Monte Carlo modelling of daylight activated photodynamic therapy
MetadataShow full item record
The treatment of super cial skin lesions via daylight activated photodynamic therapy (PDT) has been explored theoretically with three dimensional (3D) Monte Carlo radiation transfer (MCRT) simulations. For similar parameters and conditions, daylight activated PDT was compared to conventional PDT using a commercially available light source. Under reasonable assumptions for the optical properties of the tissue, protoporphyrin IX (PpIX) concentration, and a treatment dose of 75 J cm-2, it was found that during a clear summer day an effective treatment depth of over 2 mm can be achieved after 30 min of daylight illumination at a latitude of 56 degrees North. The same light dose would require 2.5 h of daylight illumination during an overcast summer day where a treatment depth of about 2 mm can be achieved. For conventional PDT the developed model suggests that 15 min of illumination is required to deliver a light dose of 75 J cm-2, which would result in an e effective treatment depth of about 3 mm. The model developed here allows for the determination of phototoxicity in skin tissue as a function of depth for different weather conditions as well as for conventional light sources. Our theoretical investigation supports clinical studies and shows that daylight activated PDT has the potential for treating superficial skin lesions during different weather conditions.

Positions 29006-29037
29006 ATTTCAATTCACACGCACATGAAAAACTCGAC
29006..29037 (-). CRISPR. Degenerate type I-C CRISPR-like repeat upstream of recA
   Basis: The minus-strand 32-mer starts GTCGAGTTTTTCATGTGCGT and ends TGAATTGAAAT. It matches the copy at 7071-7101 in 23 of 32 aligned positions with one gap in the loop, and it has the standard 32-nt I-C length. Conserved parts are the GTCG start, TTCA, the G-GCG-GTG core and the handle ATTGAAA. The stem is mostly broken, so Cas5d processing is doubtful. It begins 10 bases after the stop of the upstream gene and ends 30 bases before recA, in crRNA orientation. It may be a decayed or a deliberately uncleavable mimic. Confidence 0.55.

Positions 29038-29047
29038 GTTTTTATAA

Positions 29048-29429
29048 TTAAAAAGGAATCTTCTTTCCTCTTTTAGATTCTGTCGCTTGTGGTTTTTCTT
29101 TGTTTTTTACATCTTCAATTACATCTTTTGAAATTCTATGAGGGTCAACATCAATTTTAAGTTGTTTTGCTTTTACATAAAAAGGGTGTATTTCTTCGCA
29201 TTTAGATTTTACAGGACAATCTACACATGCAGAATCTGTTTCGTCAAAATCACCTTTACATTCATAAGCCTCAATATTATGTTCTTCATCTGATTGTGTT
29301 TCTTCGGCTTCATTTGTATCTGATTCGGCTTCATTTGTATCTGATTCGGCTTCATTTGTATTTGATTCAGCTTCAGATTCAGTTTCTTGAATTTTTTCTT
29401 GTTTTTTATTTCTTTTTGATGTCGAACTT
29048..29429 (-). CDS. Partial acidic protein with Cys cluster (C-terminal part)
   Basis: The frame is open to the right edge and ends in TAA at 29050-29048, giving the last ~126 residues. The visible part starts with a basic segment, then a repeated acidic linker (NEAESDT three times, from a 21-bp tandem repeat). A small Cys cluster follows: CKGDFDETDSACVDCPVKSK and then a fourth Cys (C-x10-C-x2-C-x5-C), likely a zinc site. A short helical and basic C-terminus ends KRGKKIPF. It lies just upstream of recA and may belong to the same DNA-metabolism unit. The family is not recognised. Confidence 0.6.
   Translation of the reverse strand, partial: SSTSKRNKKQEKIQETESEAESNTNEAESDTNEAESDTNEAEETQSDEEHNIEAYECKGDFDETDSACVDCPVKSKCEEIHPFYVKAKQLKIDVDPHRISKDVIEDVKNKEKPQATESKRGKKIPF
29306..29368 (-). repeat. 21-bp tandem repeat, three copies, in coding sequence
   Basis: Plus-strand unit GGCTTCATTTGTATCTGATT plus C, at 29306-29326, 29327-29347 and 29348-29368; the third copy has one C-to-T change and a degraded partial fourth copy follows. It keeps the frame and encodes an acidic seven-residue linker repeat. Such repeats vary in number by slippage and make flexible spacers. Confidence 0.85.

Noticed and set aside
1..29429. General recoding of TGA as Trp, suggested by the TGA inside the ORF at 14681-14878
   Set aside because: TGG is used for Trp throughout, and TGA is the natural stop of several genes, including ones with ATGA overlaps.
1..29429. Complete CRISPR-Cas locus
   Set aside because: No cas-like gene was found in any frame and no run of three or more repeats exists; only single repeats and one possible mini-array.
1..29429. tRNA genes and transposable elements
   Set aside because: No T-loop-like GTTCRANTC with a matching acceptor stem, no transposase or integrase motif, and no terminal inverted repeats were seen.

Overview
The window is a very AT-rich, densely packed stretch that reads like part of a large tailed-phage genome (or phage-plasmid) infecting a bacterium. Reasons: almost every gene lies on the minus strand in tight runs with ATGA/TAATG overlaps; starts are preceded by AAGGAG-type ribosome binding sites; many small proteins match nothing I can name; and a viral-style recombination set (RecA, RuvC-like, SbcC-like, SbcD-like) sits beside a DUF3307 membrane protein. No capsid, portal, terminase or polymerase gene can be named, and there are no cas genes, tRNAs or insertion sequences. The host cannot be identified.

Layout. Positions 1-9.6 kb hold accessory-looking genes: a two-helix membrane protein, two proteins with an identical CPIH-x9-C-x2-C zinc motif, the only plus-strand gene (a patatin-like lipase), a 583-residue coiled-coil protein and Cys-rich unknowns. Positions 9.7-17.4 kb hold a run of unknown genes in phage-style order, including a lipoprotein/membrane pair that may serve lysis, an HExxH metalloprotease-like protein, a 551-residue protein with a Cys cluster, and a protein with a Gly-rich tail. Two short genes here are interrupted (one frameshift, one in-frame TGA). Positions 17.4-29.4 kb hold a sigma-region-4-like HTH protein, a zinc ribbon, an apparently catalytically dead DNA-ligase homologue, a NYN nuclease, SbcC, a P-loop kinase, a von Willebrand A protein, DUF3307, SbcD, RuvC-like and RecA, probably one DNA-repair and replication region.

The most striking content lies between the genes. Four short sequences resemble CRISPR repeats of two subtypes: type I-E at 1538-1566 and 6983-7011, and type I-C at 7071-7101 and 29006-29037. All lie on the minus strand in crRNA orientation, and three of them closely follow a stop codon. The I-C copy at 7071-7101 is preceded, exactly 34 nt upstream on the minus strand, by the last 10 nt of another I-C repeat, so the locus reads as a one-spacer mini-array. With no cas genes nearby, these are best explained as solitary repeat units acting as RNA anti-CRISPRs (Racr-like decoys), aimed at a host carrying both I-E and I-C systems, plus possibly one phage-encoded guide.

Campbell , C L , Wood , K , Valentine , R M , Brown , C T A & Moseley , H 2015 , ' Monte Carlo modelling of daylight activated photodynamic therapy ' Physics in Medicine and Biology , vol. 60 , no. 10 . DOI: 10.1088/0031-9155/60/10/4059
Physics in Medicine and Biology
© 2015 Institute of Physics and Engineering in Medicine. This work is made available online in accordance with the publisher’s policies. This is the author created, accepted version manuscript following peer review and may differ slightly from the final published version. The final published version of this work is available at http://dx.doi.org/10.1088/0031-9155/60/10/4059
Items in the St Andrews Research Repository are protected by copyright, with all rights reserved, unless otherwise indicated.